Well i ended up in the emergency room!! advice on spooking please? - Page 2 - The Horse Forum
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post #11 of 21 Old 12-02-2012, 10:41 AM Thread Starter
Join Date: Oct 2012
Location: New Mexico
Posts: 91
• Horses: 1
Thank you everyone for the advice. I haven't been to the stables where i keep the horses at lately except to pay my boarding fees. I went to the hospital again day before yesterday due to dizziness and nausea and they took a few ct scans and MRI's. I guess from the fall i popped 2 of my discs in my neck out slightly and will need to get physical therapy for my neck. Also my concussion is severe and They told me no riding for a month :( UGH!

Well im hoping my fiance will take me there today so we can do some ground work on him. i was thinking of showing my fiance some videos on one rein stop so he can work with cloud. Ill also take some pictures :) i haven't taken pictures for awhile.

also the place i board them at the guy that owns it offered me to trade cloud for a more mellow ride able horse.. honestly i don't want to he is so beautiful and just needs constant work, which i cant do due to my neck though and its hard for my fiance to come out during work days.. ANYWHO!

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post #12 of 21 Old 12-02-2012, 11:45 AM
Join Date: Dec 2010
Location: southern Arizona
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Turning a horse IMMEDIATELY is good, but you obviously need to be able to move the head. If you are a little late, you may find yourself galloping with a horse whose nose is at your knee. That happened to me 30+ years ago when I was visiting a ranch. Not fun. Ended up turning him by kicking his outside shoulder as hard as a could.

While you are medically off riding, try leading him on a lead rope out and about.

Something I found when leading my mare is that she resents the circles and disengaging, and gets wound up even more when I do that. However, she responds very well to backing up. If her head pops up and I suspect it might get worse, I'll stop her and back her up in a straight line. She understands that, although we once backed up fast for 50 yards over a monster I never saw.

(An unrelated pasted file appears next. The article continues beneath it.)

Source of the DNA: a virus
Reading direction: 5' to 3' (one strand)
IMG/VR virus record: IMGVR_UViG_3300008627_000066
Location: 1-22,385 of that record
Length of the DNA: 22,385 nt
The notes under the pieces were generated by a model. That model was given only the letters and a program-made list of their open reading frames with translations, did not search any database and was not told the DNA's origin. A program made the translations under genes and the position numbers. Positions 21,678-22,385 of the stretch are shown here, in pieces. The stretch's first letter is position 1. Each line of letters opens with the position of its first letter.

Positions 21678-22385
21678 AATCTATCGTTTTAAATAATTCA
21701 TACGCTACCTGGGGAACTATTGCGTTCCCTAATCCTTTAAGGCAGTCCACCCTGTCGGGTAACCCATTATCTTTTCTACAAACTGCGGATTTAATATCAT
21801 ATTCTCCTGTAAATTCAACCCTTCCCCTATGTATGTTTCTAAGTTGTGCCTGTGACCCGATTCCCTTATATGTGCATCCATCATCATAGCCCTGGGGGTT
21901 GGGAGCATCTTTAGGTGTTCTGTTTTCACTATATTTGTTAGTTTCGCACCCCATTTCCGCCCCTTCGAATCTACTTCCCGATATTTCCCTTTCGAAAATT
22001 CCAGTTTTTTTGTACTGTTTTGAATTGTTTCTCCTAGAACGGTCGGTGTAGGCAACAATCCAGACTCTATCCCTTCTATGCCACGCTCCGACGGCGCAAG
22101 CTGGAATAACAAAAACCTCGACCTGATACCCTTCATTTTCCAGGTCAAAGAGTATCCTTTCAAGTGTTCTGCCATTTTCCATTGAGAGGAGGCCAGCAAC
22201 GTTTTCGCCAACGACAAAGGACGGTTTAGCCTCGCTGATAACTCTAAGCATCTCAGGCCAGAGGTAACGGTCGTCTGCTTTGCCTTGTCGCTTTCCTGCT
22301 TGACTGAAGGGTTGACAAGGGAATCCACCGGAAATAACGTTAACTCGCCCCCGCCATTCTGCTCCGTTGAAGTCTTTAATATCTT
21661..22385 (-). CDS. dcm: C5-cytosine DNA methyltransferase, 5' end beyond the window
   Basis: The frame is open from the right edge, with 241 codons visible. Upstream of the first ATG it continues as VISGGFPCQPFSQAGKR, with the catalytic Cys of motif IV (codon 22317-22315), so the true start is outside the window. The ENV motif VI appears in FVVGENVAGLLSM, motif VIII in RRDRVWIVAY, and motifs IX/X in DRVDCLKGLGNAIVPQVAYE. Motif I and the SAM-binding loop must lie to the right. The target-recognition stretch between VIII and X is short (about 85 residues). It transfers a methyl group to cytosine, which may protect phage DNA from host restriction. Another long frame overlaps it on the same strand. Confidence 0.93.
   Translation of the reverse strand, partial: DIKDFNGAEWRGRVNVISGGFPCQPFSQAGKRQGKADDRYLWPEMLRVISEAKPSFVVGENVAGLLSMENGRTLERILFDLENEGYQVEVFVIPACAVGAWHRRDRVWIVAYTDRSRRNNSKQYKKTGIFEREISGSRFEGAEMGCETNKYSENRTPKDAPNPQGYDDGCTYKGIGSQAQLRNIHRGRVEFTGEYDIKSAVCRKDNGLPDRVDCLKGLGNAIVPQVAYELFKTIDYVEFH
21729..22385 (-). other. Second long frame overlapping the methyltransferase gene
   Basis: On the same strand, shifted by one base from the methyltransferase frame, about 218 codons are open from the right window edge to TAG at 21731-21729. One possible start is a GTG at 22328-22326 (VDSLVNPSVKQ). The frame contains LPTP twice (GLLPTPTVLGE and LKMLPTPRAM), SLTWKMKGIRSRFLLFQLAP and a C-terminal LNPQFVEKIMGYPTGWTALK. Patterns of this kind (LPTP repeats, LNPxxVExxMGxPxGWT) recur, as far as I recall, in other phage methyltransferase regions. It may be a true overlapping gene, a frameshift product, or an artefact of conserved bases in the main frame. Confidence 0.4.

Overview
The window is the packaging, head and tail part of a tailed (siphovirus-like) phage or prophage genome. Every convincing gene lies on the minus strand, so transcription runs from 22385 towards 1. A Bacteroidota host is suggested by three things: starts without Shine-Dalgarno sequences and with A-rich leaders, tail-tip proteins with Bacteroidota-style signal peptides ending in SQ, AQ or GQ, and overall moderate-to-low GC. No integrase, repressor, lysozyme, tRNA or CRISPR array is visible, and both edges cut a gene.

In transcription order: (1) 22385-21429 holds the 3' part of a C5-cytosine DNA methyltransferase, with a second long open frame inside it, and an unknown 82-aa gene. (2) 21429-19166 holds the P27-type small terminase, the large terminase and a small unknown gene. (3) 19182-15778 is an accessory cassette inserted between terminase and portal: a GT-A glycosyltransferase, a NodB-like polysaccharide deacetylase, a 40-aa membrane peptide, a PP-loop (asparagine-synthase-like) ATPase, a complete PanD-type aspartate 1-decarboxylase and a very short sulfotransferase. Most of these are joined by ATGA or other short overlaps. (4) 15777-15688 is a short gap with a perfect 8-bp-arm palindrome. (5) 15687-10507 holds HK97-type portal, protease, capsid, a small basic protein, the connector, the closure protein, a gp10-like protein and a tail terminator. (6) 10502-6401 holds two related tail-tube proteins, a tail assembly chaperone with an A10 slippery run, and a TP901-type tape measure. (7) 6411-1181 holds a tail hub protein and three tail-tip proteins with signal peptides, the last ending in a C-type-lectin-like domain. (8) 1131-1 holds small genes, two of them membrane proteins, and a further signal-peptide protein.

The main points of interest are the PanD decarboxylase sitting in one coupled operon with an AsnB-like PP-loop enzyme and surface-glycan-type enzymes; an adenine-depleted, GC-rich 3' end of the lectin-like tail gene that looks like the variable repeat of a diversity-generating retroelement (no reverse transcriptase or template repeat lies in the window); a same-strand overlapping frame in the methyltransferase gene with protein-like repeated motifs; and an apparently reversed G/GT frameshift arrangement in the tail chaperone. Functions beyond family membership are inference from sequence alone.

Another thing that has helped is to IMMEDIATELY turn her head when she snaps it in a direction. If you can't turn your horse's head, you may need a more supportive saddle, a change in riding style, a stronger bit, leverage, or some mix of those. I usually include a lecture: "YOU don't look around. I do the looking around here. Watch the trail, and I'll tell you if I want you to look!" The action and the lecture let her know I'm involved and thinking and she isn't alone. It seems to help if I do it within 1/2 second. 5 seconds later, she may not respond.

Those can be practiced while walking with a lead rope. About 50% carries over when you then do it riding.

Oh - and there is NOTHING WRONG with getting a calmer horse. My mare has a lot of inner demons. We're working thru them, but it is a very slow process. In my case, no experienced rider wants to put up with her, and I won't send to to the auction, so we're working away. But I'd be lying if I said it was easy, or that some technique will make it OK, or that it can be done quickly. It all depends on the horse, and some respond much easier than others.

"Make the right thing easy and the wrong thing...well, ignore it mostly."

Last edited by bsms; 12-02-2012 at 11:48 AM.
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post #13 of 21 Old 12-02-2012, 11:52 AM
Join Date: Jul 2011
Location: Oregon
Posts: 5,482
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Sounds like you need to go see a chiropractor and get that neck taken care of. Not sure where you live in NM but I used to live in Tijeras, NM and went to Dr. John Berlin. He's off of Juan Tabo in Albuequerque, easy access off of I40 and I definately recommend him.
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post #14 of 21 Old 12-02-2012, 09:18 PM Thread Starter
Join Date: Oct 2012
Location: New Mexico
Posts: 91
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Thank you for the advice and i live in albuquerque. i will look him up :) thank you